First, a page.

Over the past three years, Fangcang hospital has been successfully adopted to rapidly contain several waves of SARS-CoV-2 in China, and has been adopted as a core strategy to achieve “dynamic zero”. Since the Omicron outbreak in Shanghai in March 2022, more than 100 Fangcang hospitals have been established to reduce COVID-19 cases as quickly as possible at the lowest cost, making a paramount contribution to the total reopening of Shanghai on June 1, 2022. At present, with the optimization of the COVID-19 control strategy in China, home quarantine is gradually replacing large Fangcang hospitals as the main epidemic prevention measure, and big data like this study is no longer easy to obtain.

People infected with Omicron are relatively mildly ill compared to previous COVID-19 infections (Ye et al., 2022). 25,182 patients from this cohort only shows 39 severe cases (0.2%) and 1 death (0.004%), which is significantly lower than that in Wuhan Fangcang hospitals (Sun et al., 2021). Even among non-severe patients, the average hospital stay is only 6.5 days, which is also much lower than the 10-16 days of Wuhan Fangcang hospitals (Wu S. et al., 2020; Liu et al., 2021), indicating that this wave of Omicron infection is generally milder than the original strain. The clinical characteristics of the same population are described in more detail in another paper (Ying-Hao et al., 2022).

Chronic diseases such as diabetes, and hypertension account for a higher proportion in severe and dead cases of COVID-19 (Wu and McGoogan, 2020). However, the impact of these two common comorbidities on prognosis remains controversial. Several studies have proposed hypertension and diabetes as risk factors for disease severity and mortality (Apicella et al., 2020; Guan et al., 2020; Kabia et al., 2022), and the underlying mechanisms may be related to suppression of immune function of macrophages and lymphocytes (Wu S. et al., 2020; Xu et al., 2020), as well as triggering of acute metabolic complications (Guo et al., 2020). The results of this trial do, however, align with studies showing that preexisting hypertension and diabetes have no effect on severity or mortality in COVID-19 patients (Yang et al., 2020; McFarlane et al., 2022), which may be related to our appropriate exclusion of major confounders such as age, or to Omicron’s relative mildness. In short, this finding has important public health implications for avoiding unnecessary panic caused by the constant mention of diabetes and hypertension as major risk factors for serious illness or death.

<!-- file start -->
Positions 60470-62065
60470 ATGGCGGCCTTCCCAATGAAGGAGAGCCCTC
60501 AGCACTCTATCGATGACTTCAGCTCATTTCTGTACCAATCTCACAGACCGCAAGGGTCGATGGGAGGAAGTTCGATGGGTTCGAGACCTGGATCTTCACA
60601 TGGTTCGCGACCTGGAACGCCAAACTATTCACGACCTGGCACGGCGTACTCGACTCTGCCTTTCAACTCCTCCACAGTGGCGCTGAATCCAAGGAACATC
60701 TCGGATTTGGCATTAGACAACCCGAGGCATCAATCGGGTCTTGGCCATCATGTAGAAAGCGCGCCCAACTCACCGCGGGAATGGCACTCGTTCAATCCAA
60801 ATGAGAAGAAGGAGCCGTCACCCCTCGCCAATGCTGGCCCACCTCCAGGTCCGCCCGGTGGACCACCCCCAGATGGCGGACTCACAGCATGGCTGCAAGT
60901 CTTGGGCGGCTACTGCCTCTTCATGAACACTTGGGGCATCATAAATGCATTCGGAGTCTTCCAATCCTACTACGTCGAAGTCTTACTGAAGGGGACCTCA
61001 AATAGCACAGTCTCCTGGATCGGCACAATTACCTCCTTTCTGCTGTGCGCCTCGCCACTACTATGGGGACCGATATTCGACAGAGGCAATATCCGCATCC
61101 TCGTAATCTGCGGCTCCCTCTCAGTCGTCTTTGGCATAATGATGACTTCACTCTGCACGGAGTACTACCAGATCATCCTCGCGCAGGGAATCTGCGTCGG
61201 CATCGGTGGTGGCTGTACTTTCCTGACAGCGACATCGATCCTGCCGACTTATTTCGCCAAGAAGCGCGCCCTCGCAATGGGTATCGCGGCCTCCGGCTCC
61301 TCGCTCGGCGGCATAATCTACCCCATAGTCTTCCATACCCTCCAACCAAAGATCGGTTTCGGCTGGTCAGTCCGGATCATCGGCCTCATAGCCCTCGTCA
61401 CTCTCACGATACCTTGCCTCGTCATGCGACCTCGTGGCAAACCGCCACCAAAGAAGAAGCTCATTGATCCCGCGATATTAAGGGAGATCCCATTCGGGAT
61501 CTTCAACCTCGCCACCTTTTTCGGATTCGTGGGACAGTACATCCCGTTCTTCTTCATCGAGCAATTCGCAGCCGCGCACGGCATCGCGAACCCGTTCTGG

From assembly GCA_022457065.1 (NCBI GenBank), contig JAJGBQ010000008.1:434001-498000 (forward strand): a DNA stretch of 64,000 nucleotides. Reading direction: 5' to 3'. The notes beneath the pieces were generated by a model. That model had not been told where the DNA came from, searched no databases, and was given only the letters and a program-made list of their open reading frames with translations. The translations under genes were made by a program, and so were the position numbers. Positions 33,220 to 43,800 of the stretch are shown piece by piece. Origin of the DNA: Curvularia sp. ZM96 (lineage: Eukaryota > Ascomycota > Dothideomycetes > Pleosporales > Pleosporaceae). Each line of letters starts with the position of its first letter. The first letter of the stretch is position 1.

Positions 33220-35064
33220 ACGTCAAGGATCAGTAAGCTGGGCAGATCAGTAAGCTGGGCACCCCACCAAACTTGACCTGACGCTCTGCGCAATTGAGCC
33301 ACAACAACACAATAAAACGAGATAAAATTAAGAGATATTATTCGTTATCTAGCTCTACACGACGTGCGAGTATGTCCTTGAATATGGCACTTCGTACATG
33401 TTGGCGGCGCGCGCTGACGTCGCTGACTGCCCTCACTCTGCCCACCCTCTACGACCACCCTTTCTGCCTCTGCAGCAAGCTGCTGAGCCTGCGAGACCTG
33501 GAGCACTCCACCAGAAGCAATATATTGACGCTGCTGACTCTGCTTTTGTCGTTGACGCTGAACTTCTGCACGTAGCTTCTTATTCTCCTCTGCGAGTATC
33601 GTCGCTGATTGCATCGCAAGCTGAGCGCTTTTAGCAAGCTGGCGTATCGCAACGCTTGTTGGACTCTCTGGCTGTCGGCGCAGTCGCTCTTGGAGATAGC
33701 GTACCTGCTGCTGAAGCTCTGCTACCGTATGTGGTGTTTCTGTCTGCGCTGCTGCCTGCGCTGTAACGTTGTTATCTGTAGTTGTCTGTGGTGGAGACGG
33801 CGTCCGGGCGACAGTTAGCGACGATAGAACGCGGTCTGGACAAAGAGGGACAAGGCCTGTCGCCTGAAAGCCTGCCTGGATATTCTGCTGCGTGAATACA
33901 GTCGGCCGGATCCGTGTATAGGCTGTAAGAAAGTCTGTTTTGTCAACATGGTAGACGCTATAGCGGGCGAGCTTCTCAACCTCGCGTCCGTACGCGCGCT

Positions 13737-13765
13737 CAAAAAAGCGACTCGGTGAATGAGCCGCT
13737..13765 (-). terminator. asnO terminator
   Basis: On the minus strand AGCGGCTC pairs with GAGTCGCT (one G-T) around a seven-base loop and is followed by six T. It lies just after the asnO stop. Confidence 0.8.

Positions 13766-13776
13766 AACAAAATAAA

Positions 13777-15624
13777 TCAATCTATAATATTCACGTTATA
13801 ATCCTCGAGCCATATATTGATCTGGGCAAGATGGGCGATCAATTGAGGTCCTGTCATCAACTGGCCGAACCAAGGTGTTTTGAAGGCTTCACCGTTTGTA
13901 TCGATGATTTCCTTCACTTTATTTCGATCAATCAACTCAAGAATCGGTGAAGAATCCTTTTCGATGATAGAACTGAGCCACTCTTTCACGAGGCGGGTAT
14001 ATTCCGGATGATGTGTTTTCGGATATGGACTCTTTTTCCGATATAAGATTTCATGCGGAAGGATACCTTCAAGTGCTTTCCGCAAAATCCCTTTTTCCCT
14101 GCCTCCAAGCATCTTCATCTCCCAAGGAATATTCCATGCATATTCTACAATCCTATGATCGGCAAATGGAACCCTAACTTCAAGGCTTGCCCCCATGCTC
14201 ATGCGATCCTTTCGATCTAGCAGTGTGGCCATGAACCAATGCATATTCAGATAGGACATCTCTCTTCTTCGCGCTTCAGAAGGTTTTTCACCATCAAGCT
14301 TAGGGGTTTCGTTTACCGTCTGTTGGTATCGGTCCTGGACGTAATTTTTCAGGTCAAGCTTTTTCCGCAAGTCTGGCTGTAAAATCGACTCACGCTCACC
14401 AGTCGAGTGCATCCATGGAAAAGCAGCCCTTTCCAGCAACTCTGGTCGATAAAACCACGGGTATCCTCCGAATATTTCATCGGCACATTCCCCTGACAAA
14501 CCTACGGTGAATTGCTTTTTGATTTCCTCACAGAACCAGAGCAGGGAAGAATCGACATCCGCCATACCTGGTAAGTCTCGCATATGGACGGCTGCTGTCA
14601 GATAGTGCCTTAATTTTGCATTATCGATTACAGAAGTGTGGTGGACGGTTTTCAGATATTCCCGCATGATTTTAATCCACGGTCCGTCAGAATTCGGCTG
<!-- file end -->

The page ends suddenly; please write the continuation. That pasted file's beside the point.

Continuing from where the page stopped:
As the main finding of this study, we draw a conclusion that gastrointestinal symptom diarrhea is an independent risk factor for clinical deterioration. Evidence suggest that COVID-19 may be transmitted via the fecal-oral route (Xiao et al., 2020). Viruses enter cells by binding to the angiotensin- converting enzyme 2 (ACE2) receptor on the cell surface and then activating the S-protein via transmembrane serine protease 2 (TMPRSS2), both of which are co-expressed in intestinal epithelial cells (Dong et al., 2020). Viral particles have been detected in the small intestine of patients, mainly in MUC2-positive epithelial cells, presumably goblet cells, and in epithelial cells of crypts (Livanos et al., 2021). These studies suggest that SARS-CoV-2 virus can actively infect and replicate in the gastrointestinal tract. Disruption of intestinal epithelial cells can alter intestinal permeability, affect absorptive and secretory functions, and may explain diarrhea and other gastrointestinal manifestations (Shih and Misdraji, 2023). Meanwhile, the intestinal barrier dysfunction can trigger bacteria translocation and aggravate systemic infection and inflammation. In addition to direct viral infection, other mechanisms of gastrointestinal injury with SARS-CoV-2 may involve markedly elevated levels of inflammatory markers and cytokines (Calitri et al., 2021), as well as hypoxia due to respiratory failure, systemic coagulopathy, and right heart failure (Patel et al., 2021; Shih and Misdraji, 2023).

Studies have shown inconsistent results regarding the relationship between gastrointestinal symptoms and disease progression in COVID-19. Our study is consistent with the findings of quite a few clinical researches that patients with gastrointestinal symptoms are at higher risk for clinical deterioration than those without (Zheng et al., 2020; Zeng et al., 2022). In most of these literatures, symptoms such as anorexia, nausea, vomiting, abdominal pain, and diarrhea were grouped together as gastrointestinal symptoms. As for individual symptom, the association of diarrhea with severe disease has been variable. Approximately 10 to 20% of patients with COVID-19 develop diarrhea (Friedel and Cappell, 2023). It has been reported that late-onset diarrhea often has a poor prognosis due to COVID-19 treatments such as antibiotics, and even Clostridioides difficile infection (Friedel and Cappell, 2023). However, some studies did not report such findings, and even the presence of gastrointestinal symptoms is associated with lower circulating cytokine levels, reduced disease severity, and reduced mortality (Dong et al., 2020; Tabesh et al., 2022). Two recent meta-analysis also suggested no difference in mortality between patients with and without gastrointestinal symptoms (Shehab et al., 2021; Wang et al., 2022). These results indicate that the role of gastrointestinal involvement in the course of COVID-19 requires further investigation.